If you want to sum it up, in a nutshell, I grew up in a sense of anarchy. That’s pretty much my family, that’s the kind of environment I grew up in, just a regular biker household. And when it comes to bikers, somebody out in the crew knows a legitimate tattoo artist, and my dad knew that guy and he introduced to him and said basically hey my kid is fucking up in so many ways, but he’s a really great artist.
He needs something to do with his life. That’s kind of how we got the whole thing rolling.
While going to school for my graphic design degree, I realized I was making more money tattooing than I ever could do graphic design, and that was it.
What was your first tattoo?
The first tattoo I ever got I did myself. I did a big, kind of cartoony devil on my leg. I was like 16 years old and my mother flipped. It’s not like a little tiny tattoo here, it’s from my ankle to my knee.
Have you covered it or is it original?
It’s in the process of being covered right now. I have a Polynesian sleeve on my leg that I’m doing and that’s covering it up.
You had the laws of Mansfield changed for the acceptance of a tattoo shop. How do you think the city will respond if you now go on to win Ink Master and you hail from their small town?
Yes, Mansfield did not allow tattooing until I came around. I went through like six months of student council meetings of just basically teaching them that I wasn’t going to be selling crack and that this is an art that’s a multi-billion dollar industry. I told them I would be more beneficial to their city than anything else and over the past six years, I’ve proven it.
The city has been behind me since day one they are ecstatic that I am there and are proud of my achievements. They love it all around. I’m not the most P.C. guy in the world, I’m not the nicest, but at the same time they’re happy to have somebody like me push this as far as I have and achieve what I have. There was a little over 10,000 people that tried out for this thing. For me to be selected is an accomplishment in itself.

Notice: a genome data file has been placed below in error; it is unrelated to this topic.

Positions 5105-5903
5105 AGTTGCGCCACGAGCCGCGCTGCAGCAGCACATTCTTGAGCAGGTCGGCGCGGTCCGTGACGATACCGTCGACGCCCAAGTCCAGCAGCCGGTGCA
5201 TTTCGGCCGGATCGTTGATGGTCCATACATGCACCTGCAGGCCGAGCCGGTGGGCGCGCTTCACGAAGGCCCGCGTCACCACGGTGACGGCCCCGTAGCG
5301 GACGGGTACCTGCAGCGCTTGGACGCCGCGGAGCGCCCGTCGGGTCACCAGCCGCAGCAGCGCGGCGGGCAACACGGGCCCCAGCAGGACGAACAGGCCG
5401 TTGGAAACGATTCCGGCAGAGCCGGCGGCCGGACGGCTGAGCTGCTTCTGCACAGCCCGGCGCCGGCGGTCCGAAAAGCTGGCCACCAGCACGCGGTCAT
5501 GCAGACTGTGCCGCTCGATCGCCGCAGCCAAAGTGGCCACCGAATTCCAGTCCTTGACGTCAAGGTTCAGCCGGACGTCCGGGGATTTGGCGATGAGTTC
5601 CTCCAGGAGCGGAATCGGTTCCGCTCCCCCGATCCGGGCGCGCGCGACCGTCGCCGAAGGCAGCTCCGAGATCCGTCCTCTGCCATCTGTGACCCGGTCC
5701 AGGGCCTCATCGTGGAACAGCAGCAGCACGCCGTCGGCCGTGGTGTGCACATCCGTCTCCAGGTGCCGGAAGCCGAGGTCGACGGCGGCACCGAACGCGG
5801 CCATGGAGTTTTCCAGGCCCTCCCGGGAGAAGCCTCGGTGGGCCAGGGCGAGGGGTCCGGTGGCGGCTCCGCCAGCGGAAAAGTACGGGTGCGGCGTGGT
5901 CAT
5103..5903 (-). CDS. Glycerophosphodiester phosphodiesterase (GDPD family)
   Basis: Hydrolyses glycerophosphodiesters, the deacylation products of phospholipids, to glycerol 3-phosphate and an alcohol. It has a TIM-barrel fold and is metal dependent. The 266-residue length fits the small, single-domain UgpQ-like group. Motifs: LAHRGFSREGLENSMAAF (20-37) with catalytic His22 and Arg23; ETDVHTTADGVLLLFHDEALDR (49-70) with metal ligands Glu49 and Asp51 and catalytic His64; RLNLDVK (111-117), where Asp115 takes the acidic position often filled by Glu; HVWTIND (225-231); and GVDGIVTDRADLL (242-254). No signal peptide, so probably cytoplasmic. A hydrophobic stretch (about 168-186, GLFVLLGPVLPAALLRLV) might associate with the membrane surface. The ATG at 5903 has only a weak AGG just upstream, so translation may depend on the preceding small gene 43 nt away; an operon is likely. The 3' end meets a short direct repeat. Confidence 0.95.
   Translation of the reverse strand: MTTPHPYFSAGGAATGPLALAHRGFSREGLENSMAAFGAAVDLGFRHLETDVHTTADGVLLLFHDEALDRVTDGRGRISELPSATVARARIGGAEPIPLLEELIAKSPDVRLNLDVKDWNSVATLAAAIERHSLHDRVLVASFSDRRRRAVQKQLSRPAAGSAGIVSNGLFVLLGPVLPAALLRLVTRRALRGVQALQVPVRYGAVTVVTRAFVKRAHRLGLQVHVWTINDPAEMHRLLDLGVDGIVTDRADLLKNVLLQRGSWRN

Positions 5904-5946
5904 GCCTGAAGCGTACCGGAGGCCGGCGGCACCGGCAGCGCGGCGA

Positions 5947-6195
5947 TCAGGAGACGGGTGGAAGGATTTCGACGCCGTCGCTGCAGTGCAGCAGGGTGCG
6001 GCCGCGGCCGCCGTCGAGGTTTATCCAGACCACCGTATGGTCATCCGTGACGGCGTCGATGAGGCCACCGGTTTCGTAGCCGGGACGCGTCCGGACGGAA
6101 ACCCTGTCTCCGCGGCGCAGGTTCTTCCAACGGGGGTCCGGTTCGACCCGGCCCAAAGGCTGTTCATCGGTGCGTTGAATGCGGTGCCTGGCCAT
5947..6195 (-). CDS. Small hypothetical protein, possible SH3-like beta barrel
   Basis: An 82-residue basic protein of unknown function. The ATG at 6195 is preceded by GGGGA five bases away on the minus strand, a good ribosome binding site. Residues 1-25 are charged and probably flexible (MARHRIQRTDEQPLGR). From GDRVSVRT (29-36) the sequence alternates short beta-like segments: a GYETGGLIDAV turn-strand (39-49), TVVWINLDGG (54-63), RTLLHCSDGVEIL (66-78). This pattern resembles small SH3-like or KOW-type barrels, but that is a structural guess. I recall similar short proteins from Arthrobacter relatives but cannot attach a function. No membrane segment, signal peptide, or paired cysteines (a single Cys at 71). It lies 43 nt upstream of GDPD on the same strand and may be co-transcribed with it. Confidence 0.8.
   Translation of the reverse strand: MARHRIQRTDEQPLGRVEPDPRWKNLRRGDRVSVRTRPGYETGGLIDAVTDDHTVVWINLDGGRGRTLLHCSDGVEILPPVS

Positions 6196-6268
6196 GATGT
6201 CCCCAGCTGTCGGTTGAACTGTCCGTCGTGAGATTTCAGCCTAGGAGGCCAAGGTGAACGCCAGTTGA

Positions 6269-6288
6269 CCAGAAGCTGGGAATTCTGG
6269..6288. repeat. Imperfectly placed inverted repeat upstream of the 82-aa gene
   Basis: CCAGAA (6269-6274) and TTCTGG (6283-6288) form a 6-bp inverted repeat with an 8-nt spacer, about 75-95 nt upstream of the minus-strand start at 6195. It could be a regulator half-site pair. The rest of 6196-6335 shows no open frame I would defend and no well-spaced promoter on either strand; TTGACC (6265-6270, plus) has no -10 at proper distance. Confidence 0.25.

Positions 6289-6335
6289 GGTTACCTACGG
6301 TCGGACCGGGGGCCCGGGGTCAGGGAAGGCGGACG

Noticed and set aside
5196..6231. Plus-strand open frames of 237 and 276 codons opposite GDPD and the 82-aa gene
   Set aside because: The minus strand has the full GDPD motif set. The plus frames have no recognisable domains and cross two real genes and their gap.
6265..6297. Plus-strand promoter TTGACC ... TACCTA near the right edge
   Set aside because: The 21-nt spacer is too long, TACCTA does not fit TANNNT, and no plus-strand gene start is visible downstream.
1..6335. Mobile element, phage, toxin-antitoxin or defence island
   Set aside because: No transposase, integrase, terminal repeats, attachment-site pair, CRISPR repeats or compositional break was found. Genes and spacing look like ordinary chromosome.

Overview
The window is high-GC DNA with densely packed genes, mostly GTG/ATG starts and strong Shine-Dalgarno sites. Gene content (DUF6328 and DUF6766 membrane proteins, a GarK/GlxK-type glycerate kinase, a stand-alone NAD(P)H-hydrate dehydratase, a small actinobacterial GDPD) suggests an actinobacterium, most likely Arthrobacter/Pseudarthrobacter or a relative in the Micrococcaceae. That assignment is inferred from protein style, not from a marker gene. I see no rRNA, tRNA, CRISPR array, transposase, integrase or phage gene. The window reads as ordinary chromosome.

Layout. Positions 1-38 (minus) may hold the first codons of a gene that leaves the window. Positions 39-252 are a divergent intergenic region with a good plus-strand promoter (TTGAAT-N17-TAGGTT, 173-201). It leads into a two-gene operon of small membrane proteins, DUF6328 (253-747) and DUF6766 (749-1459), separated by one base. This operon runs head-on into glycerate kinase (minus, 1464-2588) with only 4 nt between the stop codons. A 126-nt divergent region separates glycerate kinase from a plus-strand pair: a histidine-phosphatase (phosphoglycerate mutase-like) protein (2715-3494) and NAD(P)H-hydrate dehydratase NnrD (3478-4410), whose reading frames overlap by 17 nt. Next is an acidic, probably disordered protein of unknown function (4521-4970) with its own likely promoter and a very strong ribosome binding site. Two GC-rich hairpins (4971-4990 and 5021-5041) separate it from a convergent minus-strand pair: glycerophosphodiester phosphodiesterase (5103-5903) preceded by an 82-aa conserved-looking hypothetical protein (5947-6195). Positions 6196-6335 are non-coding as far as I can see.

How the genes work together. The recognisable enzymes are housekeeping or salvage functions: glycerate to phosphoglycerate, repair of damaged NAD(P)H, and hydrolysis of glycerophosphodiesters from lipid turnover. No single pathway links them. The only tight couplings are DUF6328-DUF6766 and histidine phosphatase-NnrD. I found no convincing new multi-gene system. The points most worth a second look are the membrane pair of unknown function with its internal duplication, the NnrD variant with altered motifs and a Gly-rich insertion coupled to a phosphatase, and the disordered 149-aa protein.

Ink Master contacted you to try out for the show. Is that correct?
I think what happened is they were in California talking to tattoo artists and they asked who they should talk to and people kept bringing me up, you know, kinda crazy. So they contacted me and asked me to come to Austin. I never really took it seriously. I went down there, walked in, did my interview and I was myself.
And they loved it. I think what helped is the last year and a half I’ve been filming my YouTube show in the shop and I always have a camera in my face. It made it natural for me to go down and do this interview.
Why do you hope to be selected as Ink Master?
I think all of us on the show feels like whoever walks away with this should be well-rounded in tattooing but also be able to demonstrate to the world what it takes and what we sacrifice for what we are.
The guy that wins this should ultimately have a traditional apprenticeship. They should be taught how to respect each other, how to respect the art form and respect their elders. That’s how I was taught. Whoever does win it, I hope they have the same values and morals that I possess and I hope that shows through with everyone that watches the show.
I hope they say, wow that guy does deserve this, he’s dedicated his whole life and went about it the right way. He didn’t start tattooing with a fucking rotary in prison. This guy did it the old school way, and that’s still the best way to do it.
What is a tattoo to you?
What is most sacred about a tattoo is that it’s a visual memory. When you look at a tattoo you can remember the person you were when you got it, the situations you were in when you got it, you can remember where you got it, and you can remember that night and how it came about it. That’s the thing I love about it the most. I can look back at my tattoos, even the bad ones, and I can remember the kid I was when I got it, and I can remember the struggles.
Tattoos are little time capsules. When you meet someone and they show you their tattoos, they are taking you on this little trip of their life. That’s what I love the most. The tattoos that have the most memories are the ones where people work with their artists and they come up with something that is a lot better than any flash on the wall, it adds a lot more sentimental value.
What’s your favorite bird?
I really like red cardinals a lot. They stand out like crazy.
What’s behind the name of your shop Sparrows Tattoo Company?
It ties into just about everything. I wanted a really natural sounding tattoo studio and at the same time, I’m really into Jack Sparrow.
What is your favorite flower? I would have to say the plumeria. The reason for that is they are all over the place in Honolulu and they smell fantastic. They are just a cute little flower that reminds me of an awesome place I wish I was.
What is your personal motto?
Talk shit, get hit. That’s a big one out in Texas.
In memory of Clint Cummings. May you inspire us forever to become heroes for each other.